Author Topic: The Euro in the north  (Read 1567 times)

stiffler

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The Euro in the north
« on: May 22, 2007, 01:49:47 PM »
Now there is a devolved government in the north, whats the chances of the Euro becoming the main Currency in line with the rest of the island?

Surely this would help trade with the continent and vice versa.
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Evil Genius

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Re: The Euro in the north
« Reply #1 on: May 22, 2007, 02:01:21 PM »
Now there is a devolved government in the north, whats the chances of the Euro becoming the main Currency in line with the rest of the island?

Surely this would help trade with the continent and vice versa.

The presence, or otherwise, of a devolved government in "the north" [sic] has absolutely no bearing whatever on the Euro replacing Sterling in NI. Such a decision would have to be taken in a UK context, by the UK Parliament.

And with Gordon Brown (notably more "Euro-sceptic" than Tony Blair) likely to become PM, I would say the already slim chance of the Euro being introduced in part, or all, of the UK is receding ever further.

Still, I suppose it is only slightly less unlikely than the Republic reverting to the Punt, or even to an Irish Pound tied to Sterling, if that's any consolation... ;)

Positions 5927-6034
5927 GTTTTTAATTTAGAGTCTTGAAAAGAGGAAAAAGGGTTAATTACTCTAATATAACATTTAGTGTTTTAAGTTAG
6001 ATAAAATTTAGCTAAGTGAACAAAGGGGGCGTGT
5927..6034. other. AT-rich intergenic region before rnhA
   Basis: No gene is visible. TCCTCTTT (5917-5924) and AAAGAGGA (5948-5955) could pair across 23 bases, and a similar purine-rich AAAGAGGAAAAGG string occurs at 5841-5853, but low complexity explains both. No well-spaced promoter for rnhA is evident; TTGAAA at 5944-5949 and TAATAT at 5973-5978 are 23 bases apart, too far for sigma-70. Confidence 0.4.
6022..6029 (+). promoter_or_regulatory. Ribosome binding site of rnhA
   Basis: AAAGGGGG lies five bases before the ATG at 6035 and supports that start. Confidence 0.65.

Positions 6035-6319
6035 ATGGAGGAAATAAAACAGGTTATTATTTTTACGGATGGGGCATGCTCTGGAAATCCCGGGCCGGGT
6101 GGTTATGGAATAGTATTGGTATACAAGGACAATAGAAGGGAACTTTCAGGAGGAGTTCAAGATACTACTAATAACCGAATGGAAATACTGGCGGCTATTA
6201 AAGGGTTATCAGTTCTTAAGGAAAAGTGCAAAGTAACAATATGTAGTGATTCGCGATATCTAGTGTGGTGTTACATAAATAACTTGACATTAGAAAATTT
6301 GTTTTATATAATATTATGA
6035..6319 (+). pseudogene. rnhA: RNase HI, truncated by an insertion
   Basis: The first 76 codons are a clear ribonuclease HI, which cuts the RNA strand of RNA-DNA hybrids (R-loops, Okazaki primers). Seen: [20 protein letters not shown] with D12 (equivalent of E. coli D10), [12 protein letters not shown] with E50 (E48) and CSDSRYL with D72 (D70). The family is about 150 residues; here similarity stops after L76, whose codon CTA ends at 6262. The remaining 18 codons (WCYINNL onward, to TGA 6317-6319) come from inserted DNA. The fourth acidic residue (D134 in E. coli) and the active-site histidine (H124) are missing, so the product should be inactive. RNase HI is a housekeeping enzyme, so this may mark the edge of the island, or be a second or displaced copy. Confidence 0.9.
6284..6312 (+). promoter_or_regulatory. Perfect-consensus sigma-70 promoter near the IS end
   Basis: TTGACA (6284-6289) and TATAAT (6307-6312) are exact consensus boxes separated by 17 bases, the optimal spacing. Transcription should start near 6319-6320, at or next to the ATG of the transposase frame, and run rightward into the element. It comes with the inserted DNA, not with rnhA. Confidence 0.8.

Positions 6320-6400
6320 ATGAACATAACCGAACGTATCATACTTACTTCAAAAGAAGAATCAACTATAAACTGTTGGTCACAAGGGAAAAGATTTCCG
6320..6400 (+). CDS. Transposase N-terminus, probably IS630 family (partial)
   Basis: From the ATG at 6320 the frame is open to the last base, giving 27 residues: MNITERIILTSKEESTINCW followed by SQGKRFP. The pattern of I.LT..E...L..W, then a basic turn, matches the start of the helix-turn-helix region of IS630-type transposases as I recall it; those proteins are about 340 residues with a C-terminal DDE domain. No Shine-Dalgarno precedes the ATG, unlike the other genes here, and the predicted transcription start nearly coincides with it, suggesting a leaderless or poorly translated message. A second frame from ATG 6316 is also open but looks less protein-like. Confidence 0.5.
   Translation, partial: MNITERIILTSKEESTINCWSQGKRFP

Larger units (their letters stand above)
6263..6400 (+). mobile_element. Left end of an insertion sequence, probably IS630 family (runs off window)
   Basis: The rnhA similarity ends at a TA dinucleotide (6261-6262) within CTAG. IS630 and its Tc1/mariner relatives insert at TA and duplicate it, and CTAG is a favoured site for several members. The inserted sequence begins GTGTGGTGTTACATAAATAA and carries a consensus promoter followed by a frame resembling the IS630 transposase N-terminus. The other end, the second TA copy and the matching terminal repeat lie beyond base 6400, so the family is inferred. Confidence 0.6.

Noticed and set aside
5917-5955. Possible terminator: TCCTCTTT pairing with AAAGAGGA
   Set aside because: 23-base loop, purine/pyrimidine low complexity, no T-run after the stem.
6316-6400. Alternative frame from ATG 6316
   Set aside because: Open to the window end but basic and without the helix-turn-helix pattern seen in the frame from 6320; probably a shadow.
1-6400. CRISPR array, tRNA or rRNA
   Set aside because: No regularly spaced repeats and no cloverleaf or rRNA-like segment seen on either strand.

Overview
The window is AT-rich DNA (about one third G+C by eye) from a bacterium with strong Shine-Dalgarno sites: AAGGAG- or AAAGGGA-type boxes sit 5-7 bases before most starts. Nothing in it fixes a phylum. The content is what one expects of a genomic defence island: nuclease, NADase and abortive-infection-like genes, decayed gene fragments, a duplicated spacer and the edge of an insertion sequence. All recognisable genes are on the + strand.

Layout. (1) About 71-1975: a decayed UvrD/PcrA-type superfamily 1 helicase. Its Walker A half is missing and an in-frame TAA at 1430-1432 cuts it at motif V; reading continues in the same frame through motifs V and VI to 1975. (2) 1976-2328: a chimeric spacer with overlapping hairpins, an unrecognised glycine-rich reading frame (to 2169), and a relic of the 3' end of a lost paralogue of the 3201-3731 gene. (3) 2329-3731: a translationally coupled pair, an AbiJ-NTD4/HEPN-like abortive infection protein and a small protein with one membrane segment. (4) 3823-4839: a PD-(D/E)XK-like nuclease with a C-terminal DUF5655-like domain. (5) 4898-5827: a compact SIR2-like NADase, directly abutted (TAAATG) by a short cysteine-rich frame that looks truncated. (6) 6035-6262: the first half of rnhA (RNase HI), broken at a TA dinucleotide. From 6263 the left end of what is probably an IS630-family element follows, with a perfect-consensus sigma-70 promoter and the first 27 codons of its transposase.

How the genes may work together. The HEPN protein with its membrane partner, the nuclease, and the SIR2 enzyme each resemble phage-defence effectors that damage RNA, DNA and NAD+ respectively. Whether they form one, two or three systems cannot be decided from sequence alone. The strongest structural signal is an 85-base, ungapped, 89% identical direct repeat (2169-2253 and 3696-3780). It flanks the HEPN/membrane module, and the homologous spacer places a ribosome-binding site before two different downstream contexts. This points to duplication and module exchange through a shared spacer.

« Last Edit: May 22, 2007, 02:03:49 PM by Evil Genius »
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Donagh

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Re: The Euro in the north
« Reply #2 on: May 22, 2007, 02:13:01 PM »
Whod have thought a few years ago wed have had the DUP calling for an all-Ireland tax rate. The Euro will be here sooner or later.
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Evil Genius

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Re: The Euro in the north
« Reply #3 on: May 22, 2007, 02:31:28 PM »
Whod have thought a few years ago wed have had the DUP calling for an all-Ireland tax rate. The Euro will be here sooner or later.

Re. your first point, European Law expressly prohibits a member state (in this case the UK) from imposing differing rates of taxation within its own boundaries, for whatever reason. So the DUP are talking through their hoop (not for the first time, I might add).

Re. your second point, you might be right. But I can guarantee that if/when the UK ever decides to join the Euro, the situation in NI/ROI will be positively the last factor taken into consideration.

Anyhow, any thoughts yet on the substance of Eamonn McCann's observation quoted earlier? Or are you still trying to come up with an explanation or rebuttal which isn't too embarrassing (you know, truth hurting and all that...)  ;)
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heganboy

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Re: The Euro in the north
« Reply #4 on: May 22, 2007, 02:35:53 PM »
Quote
Re. your first point, European Law expressly prohibits a member state (in this case the UK) from imposing differing rates of taxation within its own boundaries, for whatever reason